There is a distinction to be made as online competitive experiences continue to diverge in methodology; we must take into consideration the extent to which developers implicitly endorse or permit actions within the game. A permissive system that allows for great cruelty is not on par with the one that incentivizes it, after all a game that encourages an attitude of “Might Makes Right” has a higher degree of moral culpability for its players’ interactions than one that doesn’t. We can point to the likes of micro-transactions and other anti-social mechanisms in video games as likely catalysts for anti-social behavior in its players as all stressful or tense situations can potentially result in inherent hostility and a degradation of comradery. However, the game that relies on anti-social mechanics to cultivate players that are more susceptible to emotional manipulation in the name of suggestive purchases is the same system that produces a generation of socially unrefined individuals with toxic behavior that is not only now normalized, but largely rewarded.

an overwatch tournament (blizzard entertainment)

In Conrad’s novella, Kurtz is an incredibly efficient producer of ivory for the colonial authorities, outperforming nearly all of his competitors. Upon meeting him at the end of Marlow’s expedition, it is revealed that Kurtz has achieved this feat by casting aside his humanity. Like Kurtz, the best performing players in the acidic environments of esports and other highly competitive games have their inhumanity commodified, producing champions for our entertainment at the cost of their empathy.

RUST largely doesn’t incentivize expediency any more than the majority of other sandbox games, unlike, for example, most Battle Royale style games. In RUST it is entirely possible to take up a cooperative mindset and reach great heights with your fellow players. The open ended nature of the mechanics provides a fascinating experiment in understanding why many players choose to be toxic by relying purely on their base instincts, as opposed to being led down that path by the game itself.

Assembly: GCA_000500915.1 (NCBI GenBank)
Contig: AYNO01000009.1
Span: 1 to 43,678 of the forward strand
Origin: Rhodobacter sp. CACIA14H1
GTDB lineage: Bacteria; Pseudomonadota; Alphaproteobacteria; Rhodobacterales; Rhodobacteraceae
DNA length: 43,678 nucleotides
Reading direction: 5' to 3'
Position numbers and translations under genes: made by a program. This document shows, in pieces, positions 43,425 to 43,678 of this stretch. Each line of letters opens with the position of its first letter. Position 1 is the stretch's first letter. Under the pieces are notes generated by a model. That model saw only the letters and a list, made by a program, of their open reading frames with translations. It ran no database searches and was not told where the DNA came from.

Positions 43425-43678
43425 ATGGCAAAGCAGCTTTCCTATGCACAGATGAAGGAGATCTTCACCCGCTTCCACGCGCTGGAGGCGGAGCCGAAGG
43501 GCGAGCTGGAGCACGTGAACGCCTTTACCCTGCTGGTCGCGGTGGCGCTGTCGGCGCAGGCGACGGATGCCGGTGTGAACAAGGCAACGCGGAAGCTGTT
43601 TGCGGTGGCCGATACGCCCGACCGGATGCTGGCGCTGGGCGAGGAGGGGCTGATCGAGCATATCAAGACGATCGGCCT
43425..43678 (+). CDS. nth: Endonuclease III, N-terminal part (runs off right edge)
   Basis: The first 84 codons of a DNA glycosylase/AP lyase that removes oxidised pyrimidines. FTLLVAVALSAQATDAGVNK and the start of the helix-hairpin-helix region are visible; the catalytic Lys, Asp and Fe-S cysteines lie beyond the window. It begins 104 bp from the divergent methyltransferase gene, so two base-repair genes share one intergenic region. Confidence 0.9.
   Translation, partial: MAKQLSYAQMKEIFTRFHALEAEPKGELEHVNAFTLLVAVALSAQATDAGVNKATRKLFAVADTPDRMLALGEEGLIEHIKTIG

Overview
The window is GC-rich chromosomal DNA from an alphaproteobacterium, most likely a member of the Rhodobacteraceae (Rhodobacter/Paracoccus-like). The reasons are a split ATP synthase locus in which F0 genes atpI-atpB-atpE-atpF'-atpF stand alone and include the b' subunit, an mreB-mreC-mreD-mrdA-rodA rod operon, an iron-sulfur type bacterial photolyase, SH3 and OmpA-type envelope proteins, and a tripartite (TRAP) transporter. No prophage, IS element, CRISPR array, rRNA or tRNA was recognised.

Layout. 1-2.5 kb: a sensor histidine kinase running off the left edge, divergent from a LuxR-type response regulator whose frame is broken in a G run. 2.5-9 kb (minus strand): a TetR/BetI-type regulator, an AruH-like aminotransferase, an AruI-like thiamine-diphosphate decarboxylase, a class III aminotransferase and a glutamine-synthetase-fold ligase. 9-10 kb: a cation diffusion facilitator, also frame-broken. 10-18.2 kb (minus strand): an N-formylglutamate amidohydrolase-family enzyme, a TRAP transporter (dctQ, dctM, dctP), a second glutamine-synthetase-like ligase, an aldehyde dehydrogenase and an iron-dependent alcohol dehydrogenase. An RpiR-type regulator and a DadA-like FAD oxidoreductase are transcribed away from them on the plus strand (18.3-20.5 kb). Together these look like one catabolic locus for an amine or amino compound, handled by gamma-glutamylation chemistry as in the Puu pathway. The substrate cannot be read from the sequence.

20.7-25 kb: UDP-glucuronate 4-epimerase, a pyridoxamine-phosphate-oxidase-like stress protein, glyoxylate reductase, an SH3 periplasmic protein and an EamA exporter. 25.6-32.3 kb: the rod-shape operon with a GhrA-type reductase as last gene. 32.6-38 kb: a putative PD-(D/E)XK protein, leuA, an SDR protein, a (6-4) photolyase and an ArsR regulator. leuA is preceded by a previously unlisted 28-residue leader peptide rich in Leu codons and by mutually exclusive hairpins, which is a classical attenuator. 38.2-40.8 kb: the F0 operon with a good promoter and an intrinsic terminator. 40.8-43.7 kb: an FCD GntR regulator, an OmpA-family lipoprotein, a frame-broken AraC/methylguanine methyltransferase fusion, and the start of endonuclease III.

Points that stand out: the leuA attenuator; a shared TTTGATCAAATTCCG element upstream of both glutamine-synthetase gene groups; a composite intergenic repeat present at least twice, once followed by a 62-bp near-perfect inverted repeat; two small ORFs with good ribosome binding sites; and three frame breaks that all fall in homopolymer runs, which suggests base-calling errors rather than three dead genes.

In time, we may explore more in-depth the social ramifications of the integration of competitive ranking schemes, matchmaking, and the destruction of the anti-toxic moderated server. Until then, we leave you with a thought: Prior to asking how complicit the industry is in normalizing physical violence, we should ask how much of a role it plays in ripping apart social bonds and the individual’s capacity to relate to their humanity. This is not to say that there are those who cannot navigate these environments with their civility intact, but prolonged exposure to social hostility is taxing and will wear down the defenses of even the most prepared individuals, resulting in outbursts or burnout in the long run.

If we permit profit to colonize, commodify, and further entrench this mindset within the medium, we may find ourselves confronting the greater social ramifications in the long-term as it continues to increase in popularity and saturation. The Internet is a place that has existed conceptually long before the inception of early BBses; it is a non-physical continent that can and has been largely colonized without regard for its residents or their agency. In the race to monetize this rich fertile land, we must stop and ask what we are sacrificing ourselves and what we are taking from others. If you do not refuse to participate in the exhaustive pursuit of the heart of darkness, you may find your psyche subsumed or scarred beyond recognition.

Emily Rose is an indie developer who writes for and resides in the pacific northwest. She’s often seen in the local VR arcade and developer community participating in pushing the medium’s horizons. You can find her on twitter @caravanmalice